by Beth Corbin, Field Organizer
We've all seen the billboards. Visibly vibrant, well-dressed young women with a cigarette barely visible in their hand. "It's a Woman Thing" touts the message from one tobacco company. This kind of suggestive advertising has made lung cancer a woman thing.
Now there's a counter message: "We have come a long way, so don't call me baby!" -- as NOW's Women's Health Project, directed by California NOW's Elizabeth Toledo, launches a new campaign, "Redefining Liberation: Does Advertising Affect Your Health?"
Tobacco companies have long co-opted the feminist message in an attempt to manipulate women and girls into smoking. They use themes of women's liberation and independence in ads depicting females who are thin, glamorous and seemingly powerful. And this kind of advertising works.
Early tobacco ads urged women to "pick up a cigarette instead of a snack," and this theme has endured as a subliminal message. As a result, each day 2,000 women and girls start smoking. And now lung cancer has surpassed breast cancer as the leading cancer killer of women. More than 142,000 women die each year from their use of tobacco.
Eating disorders are another ill-effect from advertising, affecting an estimated seven million women and girls. Glitzy ads with rail-thin women generate $36 billion in annual revenues for the diet industry.
NOW's new 22-minute video reveals the blatant recruiting tactics that have been used successfully by the tobacco and alcohol industries to seduce women and girls. The video intercuts advertising images with those of a diverse group of empowered women and girls, urging viewers to fight back, as well as comments from national NOW leaders.
"You can make a difference," says executive producer and San Francisco NOW activist Helen Grieco. "Spend your consumer dollars wisely -- don't buy products from companies that endanger women's health. And contact advertisers to demand that they stop running their offensive, manipulative, harmful ads."
Also available is an informational brochure, "Warning: Advertising May Be Hazardous to Your Health."
To order a copy of the video or brochure, contact Nicole Williams at California NOW at 916-442-3414.
|More than 142,000 women die each year from their use of tobacco.|
"I'm an outlaw. My crime? Being poor."
This stark declaration marks the opening of the documentary, "Poverty Outlaw."
Filmmakers Pamela Yates and Peter Kinoy selected the north Philadelphia neighborhood of Kensington for their five-year examination of the effects of poverty on a group of welfare mothers. Once a thriving industrial neighborhood, the empty shells of abandoned factory buildings now provide shelter for people with nowhere to go.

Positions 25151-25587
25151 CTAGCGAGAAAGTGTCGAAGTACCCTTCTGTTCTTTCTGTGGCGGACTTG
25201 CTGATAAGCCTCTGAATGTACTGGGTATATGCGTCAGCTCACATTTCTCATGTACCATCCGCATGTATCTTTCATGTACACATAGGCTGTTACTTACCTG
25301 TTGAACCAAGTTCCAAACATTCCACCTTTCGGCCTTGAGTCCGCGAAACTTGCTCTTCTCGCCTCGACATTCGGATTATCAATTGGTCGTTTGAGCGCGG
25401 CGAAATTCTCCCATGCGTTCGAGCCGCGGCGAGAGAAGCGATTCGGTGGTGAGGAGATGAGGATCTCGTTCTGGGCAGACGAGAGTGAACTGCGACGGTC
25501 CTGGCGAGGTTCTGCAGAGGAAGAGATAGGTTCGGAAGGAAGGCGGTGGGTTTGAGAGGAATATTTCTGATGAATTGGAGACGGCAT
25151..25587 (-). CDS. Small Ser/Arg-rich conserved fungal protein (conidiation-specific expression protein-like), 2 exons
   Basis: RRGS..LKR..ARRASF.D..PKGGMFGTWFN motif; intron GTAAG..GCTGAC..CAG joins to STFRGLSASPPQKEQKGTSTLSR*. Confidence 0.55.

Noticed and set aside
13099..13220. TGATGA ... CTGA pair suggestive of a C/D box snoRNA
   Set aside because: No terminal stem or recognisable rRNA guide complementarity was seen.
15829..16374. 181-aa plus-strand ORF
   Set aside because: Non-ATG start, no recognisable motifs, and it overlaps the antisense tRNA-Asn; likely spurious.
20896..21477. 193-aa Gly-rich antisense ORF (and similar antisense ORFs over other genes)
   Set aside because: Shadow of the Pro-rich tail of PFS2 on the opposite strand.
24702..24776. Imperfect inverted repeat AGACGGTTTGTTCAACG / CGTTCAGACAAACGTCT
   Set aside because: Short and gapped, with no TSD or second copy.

"Poverty Outlaw," told in first person by a member of the Kensington Welfare Rights Union, is a story about hard choices posed by living in poverty without society's safety net. Never revealing her face or her name, the woman tells her story with disarming honesty.
"I never wanted to break the law, to steal, to become an outlaw," she says. "We have taken over empty houses, stolen thrown-away food . . . gotten used clothing and worn it, and for these simple acts of survival the city of Philadelphia throws us in jail."
The significance of the drama faced by the women in "Poverty Outlaw" is heightened by the fact that millions more in this country are currently facing similar situations. The welfare repeal bill passed by Congress and signed into law by President Clinton last August will directly affect an estimated 11 million people.
In response to drastic cuts in the welfare rolls in Pennsylvania, the Kensington Welfare Rights Union was formed in the early 1990s by a small group of women on welfare. From the beginning their mission has been to secure adequate food, clothing and shelter for their members. They began by educating themselves and others about their rights as welfare recipients and lobbying for an increase in the subsistence levels of public assistance.
"Poverty Outlaw" is described by the filmmakers as a kind of "how-to" film for poor women around the country. The film chronicles actions Kensington members call "projects of survival," such as taking over an abandoned welfare office and creating a community center for the children and establishing a "tent city" on government property in front of the Liberty Bell to dramatize the plight of the homeless.
The members realized that to protect their survival projects they had to organize politically. They have organized in welfare centers, door-to-door, and on street corners and in vacant lots. They have joined local election campaigns, lobbied elected officials and organized marches, such as the seven-day march from Philadelphia to Harrisburg to confront state legislators.
NOW activists have joined in many of these efforts, with NOW rounds visible in march scenes included in the video.
"The system believes that poor people don't know how to fight," the outlaw says. "So we're going to show them that we do."
NOW's former welfare rights field organizer Faith Evans, who passed away in September 1995, was instrumental in bringing NOW together with members of the Kensington Welfare Rights Union and the National Welfare Rights Union and in getting NOW involved in the Up and Out of Poverty Now coalition. Evans tirelessly worked to bring Kensington activists to Washington to testify before Congress and to meet with housing officials.
"Poverty Outlaw," available on video cassette, shows some of the devastating effects of welfare repeal from the welfare recipients' point-of-view. The video premiered at the 1997 Sundance Film Festival.
"Poverty Outlaw" is distributed by Skylight Pictures and is available to welfare recipients and poverty activists for $10, other individuals for $20, and to institutions for $50. Make checks payable to Skylight Pictures, 330 West 42nd Street, 32nd Floor, New York, NY 10036.
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